MHC class I-associated phosphopeptides are the targets of memory-like immunity in leukemia

Research output: Contribution to journalArticle

Authors

  • Andrew Norris
  • Joy M Polefrone
  • Jie Qian
  • Ann Michelle English
  • Kara L Cummings
  • Jennifer Cottine
  • Jennifer G Abelin
  • Stacy A Malaker
  • Angela L Zarling
  • Hsing-Wen Huang
  • Sylvie Freeman
  • Jeffrey Shabanowitz
  • Dickens Pratt
  • Charles Craddock
  • Michael E Williams
  • Donald F Hunt
  • Victor H Engelhard

Abstract

Deregulation of signaling pathways is a hallmark of malignant transformation. Signaling-associated phosphoproteins can be degraded to generate cancer-specific phosphopeptides that are presented by major histocompatibility complex (MHC) class I and II molecules and recognized by T cells; however, the contribution of these phosphoprotein-specific T cells to immune surveillance is unclear. We identified 95 phosphopeptides presented on the surface of primary hematological tumors and normal tissues, including 61 that were tumor-specific. Phosphopeptides were more prevalent on more aggressive and malignant samples. CD8(+) T cell lines specific for these phosphopeptides recognized and killed both leukemia cell lines and human leukocyte antigen-matched primary leukemia cells ex vivo. Notably, healthy individuals showed robust CD8(+) T cell responses against many of these phosphopeptides within the circulating memory compartment. This immunity was significantly reduced or absent in some leukemia patients. This reduction correlated with clinical outcome; however, immunity was restored after allogeneic stem cell transplantation. These results suggest that phosphopeptides may be targets of cancer immune surveillance in humans, and point to their importance for development of vaccine-based and T cell adoptive transfer immunotherapies.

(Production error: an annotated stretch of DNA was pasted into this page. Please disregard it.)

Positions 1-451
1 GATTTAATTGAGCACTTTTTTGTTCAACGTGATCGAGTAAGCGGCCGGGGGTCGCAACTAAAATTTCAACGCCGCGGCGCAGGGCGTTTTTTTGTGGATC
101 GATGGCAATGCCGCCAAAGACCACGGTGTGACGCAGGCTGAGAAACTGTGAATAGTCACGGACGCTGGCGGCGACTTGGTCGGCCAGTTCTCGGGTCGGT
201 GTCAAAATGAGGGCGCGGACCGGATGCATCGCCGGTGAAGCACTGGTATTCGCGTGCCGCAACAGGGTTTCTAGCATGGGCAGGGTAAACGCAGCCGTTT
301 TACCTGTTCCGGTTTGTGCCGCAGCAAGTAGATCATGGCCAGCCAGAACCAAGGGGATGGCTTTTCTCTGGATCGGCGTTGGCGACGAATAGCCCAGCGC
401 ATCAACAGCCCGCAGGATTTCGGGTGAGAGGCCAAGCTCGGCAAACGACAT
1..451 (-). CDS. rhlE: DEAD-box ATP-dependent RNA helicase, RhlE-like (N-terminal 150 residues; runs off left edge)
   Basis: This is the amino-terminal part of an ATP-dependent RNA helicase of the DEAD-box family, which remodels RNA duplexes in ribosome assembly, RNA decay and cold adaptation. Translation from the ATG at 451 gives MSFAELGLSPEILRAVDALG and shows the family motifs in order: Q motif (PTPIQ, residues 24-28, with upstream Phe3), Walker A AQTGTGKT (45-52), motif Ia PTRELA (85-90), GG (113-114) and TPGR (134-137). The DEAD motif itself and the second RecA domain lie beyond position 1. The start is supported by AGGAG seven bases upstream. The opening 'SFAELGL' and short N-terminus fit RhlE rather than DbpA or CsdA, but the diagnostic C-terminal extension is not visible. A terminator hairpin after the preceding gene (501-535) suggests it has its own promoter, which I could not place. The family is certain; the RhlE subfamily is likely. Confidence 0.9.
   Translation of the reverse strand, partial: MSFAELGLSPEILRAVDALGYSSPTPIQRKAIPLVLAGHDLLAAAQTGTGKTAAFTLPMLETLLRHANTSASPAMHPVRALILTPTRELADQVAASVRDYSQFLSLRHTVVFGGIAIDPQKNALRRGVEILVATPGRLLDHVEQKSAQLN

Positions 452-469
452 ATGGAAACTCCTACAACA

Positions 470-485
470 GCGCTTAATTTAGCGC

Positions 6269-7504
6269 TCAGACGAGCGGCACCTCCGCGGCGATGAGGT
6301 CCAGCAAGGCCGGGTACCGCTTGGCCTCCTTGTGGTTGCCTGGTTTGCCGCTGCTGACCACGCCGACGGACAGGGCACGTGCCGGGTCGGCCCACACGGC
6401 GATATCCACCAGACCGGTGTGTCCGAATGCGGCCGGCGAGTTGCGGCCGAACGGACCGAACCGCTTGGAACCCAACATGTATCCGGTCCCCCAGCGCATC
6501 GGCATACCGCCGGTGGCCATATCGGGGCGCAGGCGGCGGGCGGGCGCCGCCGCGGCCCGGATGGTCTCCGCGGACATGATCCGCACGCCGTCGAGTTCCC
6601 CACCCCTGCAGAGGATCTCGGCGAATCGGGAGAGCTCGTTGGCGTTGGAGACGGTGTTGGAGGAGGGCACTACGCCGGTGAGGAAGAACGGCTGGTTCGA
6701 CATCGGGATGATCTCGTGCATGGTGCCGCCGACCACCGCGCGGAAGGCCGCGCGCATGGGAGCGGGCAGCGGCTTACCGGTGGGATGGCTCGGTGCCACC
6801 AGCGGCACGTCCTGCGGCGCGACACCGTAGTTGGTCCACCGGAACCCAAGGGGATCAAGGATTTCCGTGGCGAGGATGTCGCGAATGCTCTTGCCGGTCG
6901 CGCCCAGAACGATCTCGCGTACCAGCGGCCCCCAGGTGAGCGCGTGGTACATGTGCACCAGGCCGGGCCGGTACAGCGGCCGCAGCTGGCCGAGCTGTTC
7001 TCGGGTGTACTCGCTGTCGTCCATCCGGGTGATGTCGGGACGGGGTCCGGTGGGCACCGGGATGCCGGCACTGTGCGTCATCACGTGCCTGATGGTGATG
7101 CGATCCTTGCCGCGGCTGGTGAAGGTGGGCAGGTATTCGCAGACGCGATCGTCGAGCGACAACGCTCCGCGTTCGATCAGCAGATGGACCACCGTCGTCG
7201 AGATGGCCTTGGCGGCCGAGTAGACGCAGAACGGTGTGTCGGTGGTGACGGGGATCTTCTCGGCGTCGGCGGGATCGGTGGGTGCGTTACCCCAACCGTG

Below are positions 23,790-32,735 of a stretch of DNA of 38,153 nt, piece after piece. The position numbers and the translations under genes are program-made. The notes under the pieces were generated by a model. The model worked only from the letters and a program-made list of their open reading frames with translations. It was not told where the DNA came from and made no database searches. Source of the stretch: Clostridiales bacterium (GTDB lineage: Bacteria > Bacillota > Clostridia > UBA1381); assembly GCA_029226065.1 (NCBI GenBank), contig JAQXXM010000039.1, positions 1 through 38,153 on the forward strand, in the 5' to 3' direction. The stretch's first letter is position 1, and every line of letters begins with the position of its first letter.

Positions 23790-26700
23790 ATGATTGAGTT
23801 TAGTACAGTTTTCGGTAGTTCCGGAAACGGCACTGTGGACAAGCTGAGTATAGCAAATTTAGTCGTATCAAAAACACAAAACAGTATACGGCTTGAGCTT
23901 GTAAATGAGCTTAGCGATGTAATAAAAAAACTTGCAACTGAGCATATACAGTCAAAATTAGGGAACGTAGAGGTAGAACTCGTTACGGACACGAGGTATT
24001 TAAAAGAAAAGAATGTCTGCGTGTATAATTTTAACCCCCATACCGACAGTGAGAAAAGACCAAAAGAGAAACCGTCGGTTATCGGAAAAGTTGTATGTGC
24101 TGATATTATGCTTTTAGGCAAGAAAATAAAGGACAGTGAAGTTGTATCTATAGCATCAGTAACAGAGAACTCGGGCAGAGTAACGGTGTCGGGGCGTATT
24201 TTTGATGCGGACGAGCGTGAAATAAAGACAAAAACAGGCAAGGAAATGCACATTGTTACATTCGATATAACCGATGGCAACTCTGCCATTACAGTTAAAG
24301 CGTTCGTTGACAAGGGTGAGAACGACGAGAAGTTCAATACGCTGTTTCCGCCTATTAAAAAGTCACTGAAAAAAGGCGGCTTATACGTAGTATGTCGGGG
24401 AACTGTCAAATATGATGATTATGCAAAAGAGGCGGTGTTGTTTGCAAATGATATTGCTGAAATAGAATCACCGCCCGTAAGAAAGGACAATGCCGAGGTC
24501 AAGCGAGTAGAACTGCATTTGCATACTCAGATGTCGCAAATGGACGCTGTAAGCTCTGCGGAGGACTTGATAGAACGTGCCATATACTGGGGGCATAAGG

Details

Original languageEnglish
Pages (from-to)203ra125
JournalScience Translational Medicine
Volume5
Issue number203
Publication statusPublished - 18 Sep 2013

Keywords

  • CD8-Positive T-Lymphocytes, Cells, Cultured, Humans, Immunity, Leukemia, Major Histocompatibility Complex, Phosphopeptides, T-Lymphocytes